You're up to midnight catching up on you-time while everyone else sleeps, then the baby wakes up at 5 a.m. - again. By the time 3 p.m. rolls around, your eyes are rolling back in your head and your keyboard is starting to look like a pillow. Before you reach for the latte, cookie, or chocolate, take a few moments to do something that will replenish your energy stores, not ultimately deplete them further.
Here are eight natural ways to boost your energy - with no sugar crash or caffeine jitters required. Most can be done in mere minutes, some just seconds.
Hot/cold shower. Turn your morning shower into an exercise in invigoration - at the end of your shower, turn the water to as cold as you can stand for several seconds. Switch back to hot, then alternate a few more times. If you've got the stomach for it, end on cold. "This is an ancient technique that increases circulation, reduces depression, and treats chronic fatigue," says Mark Hyman, M.D., author of Ultraprevention. As an added bonus, it helps the body detoxify--and getting rid of things you no longer need is always energizing.
Invisible trampoline. Get your heart rate up, shake off tension, and add a bit of fun to your day with some old-fashioned jumping. Keep knees soft and let your arms dangle by your sides, lightly bouncing up and down on the balls of your feet. Gradually work up momentum until your feet are lifting up off the floor as high as is comfortable for you. Travel across the room or rotate your jumps to complete a couple of circles in each direction, then slowly decrease the intensity until you are standing still again.
Go upside down. According to yoga, getting your feet higher than your heart gives your circulatory system a break - it allows blood to return from your feet without your heart having to pump it back - and rests the mind. Best of all, you don't have to bust out a headstand or headstand to get these rejuvenating effects. Simply lie on the floor with the backs of your legs and feet resting on a wall for two to five minutes.
Office chair swivel. In Traditional Chinese Medicine, the kidneys are believed to be the batteries of the body, pumping out energy on an as-needed basis. To give your kidneys a revitalizing boost, sit at a desk (or table) in a chair that swivels. Push the chair back far enough that your legs are out from underneath the desk, but your hands can still hold on the edge. Keeping your head, shoulders and chest facing forward, begin rotating your hips, knees, and chair seat to the right and left. Breathe normally and keep going for one minute. You'll be twisting the back right where the kidneys sit--all that compressing and releasing will bring fresh blood to the kidneys and nourish them so they can do their job more efficiently. You'll also wring tension out of the muscles along the spine.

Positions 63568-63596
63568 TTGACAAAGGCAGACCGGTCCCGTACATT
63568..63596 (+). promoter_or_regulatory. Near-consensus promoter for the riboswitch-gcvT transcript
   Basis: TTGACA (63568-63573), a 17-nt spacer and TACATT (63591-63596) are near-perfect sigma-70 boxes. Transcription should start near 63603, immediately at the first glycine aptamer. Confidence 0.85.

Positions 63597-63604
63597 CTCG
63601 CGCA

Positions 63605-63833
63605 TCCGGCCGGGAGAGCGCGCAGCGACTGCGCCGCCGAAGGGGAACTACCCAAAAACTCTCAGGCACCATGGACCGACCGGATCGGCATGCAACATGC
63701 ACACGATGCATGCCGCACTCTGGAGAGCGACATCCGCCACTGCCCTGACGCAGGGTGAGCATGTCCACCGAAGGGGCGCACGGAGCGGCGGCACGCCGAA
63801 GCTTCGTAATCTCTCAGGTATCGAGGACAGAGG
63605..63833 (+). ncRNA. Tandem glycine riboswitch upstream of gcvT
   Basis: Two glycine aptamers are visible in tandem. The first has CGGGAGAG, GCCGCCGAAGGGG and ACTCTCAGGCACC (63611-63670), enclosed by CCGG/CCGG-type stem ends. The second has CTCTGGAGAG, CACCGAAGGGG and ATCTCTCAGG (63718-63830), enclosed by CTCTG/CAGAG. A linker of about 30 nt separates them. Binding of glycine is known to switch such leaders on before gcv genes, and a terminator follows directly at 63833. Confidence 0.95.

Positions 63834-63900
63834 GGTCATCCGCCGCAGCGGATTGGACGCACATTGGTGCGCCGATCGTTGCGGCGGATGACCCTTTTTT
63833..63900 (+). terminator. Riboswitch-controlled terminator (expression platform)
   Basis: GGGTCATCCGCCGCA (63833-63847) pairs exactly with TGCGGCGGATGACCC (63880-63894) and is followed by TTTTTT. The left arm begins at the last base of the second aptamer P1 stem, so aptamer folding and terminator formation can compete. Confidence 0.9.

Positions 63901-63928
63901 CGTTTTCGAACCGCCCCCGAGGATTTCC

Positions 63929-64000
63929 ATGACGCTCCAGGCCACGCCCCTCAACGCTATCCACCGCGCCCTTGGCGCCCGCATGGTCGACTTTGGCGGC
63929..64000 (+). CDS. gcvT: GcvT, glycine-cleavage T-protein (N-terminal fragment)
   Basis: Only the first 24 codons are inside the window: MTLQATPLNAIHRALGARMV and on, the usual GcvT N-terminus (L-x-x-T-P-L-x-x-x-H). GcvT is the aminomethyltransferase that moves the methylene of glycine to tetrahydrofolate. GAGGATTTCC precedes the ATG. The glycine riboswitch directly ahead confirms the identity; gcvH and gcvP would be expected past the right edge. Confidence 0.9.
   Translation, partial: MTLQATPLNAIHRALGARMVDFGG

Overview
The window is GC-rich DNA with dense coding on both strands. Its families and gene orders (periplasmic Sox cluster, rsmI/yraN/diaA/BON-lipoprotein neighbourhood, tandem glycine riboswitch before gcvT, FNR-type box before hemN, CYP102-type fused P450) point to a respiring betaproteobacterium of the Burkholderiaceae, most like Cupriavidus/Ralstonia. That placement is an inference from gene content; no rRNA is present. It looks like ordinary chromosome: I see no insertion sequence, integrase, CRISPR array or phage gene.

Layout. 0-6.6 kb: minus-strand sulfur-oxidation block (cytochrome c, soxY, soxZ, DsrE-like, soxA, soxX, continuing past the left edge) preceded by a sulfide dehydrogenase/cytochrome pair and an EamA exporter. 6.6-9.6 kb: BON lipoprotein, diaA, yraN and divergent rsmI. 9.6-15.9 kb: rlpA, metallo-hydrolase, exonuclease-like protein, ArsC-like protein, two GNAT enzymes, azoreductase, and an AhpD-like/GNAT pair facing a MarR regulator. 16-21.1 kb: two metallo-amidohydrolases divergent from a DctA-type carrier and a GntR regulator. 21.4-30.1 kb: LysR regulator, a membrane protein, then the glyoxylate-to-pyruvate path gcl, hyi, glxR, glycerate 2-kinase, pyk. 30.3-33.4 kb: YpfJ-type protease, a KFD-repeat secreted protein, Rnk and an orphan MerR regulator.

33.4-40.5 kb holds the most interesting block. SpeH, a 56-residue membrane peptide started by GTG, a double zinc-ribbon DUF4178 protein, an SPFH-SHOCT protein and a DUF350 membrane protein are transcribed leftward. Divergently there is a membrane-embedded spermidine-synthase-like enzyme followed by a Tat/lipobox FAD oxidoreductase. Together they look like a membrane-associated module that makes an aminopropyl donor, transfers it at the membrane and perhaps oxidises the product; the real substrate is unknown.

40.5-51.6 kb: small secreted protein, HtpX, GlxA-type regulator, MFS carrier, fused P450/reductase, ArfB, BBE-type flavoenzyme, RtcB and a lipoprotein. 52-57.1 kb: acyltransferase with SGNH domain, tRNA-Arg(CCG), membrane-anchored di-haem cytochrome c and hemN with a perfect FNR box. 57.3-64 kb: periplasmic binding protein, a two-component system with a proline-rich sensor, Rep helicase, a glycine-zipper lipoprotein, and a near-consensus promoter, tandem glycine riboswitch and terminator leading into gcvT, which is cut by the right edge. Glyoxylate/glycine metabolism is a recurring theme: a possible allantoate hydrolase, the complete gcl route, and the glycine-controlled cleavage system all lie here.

Get up offa that thing. You know hearing your favorite song can lift your spirits within seconds. Combine your most loved music with some energetic dancing and you'll also raise your heart rate, shake off stress, and bring a smile to your face - even on the days when all you want to do is crawl back in bed.
Go to bed 20 minutes earlier. Oh sure, you say, easier said than done. But as a parent, you know that when your kids start losing focus, it's time to rein in bedtime and make sure they're getting all the sleep they need. Give yourself the same nurturing and send yourself to bed when you first feel tired - not an hour of mindless television-watching later. Even 20 minutes earlier will provide a noticeable lift in your energy levels the next day.
Drink a tall glass of water. Next time you're dragging in the middle of the afternoon, reach for the water bottle before you dive in to the leftover pastries in the office kitchen. Dehydration causes fatigue, and is often misinterpreted as hunger. So that glass you guzzle provides a double-shot of energy - it perks you up now and helps you avoid indulging in unhealthy snacks that will only lead to a sugar crash later.
Immerse yourself in nature. Being outside in a natural environment reduces stress, improves mood, and promotes clear thinking. In Japan, visiting the woods for the health benefits the forest air provides is known as shinrin-yoku. A 2005 study found that spending the day in the woods significantly reduced hostility and depression and increased liveliness. If you can't make it to a forest easily, spend some time sitting under a tree, walking through a park, or even tending to an indoor tree.
Kate Hanley is the mother of two, a yoga teacher, and the founder of msmindbody.com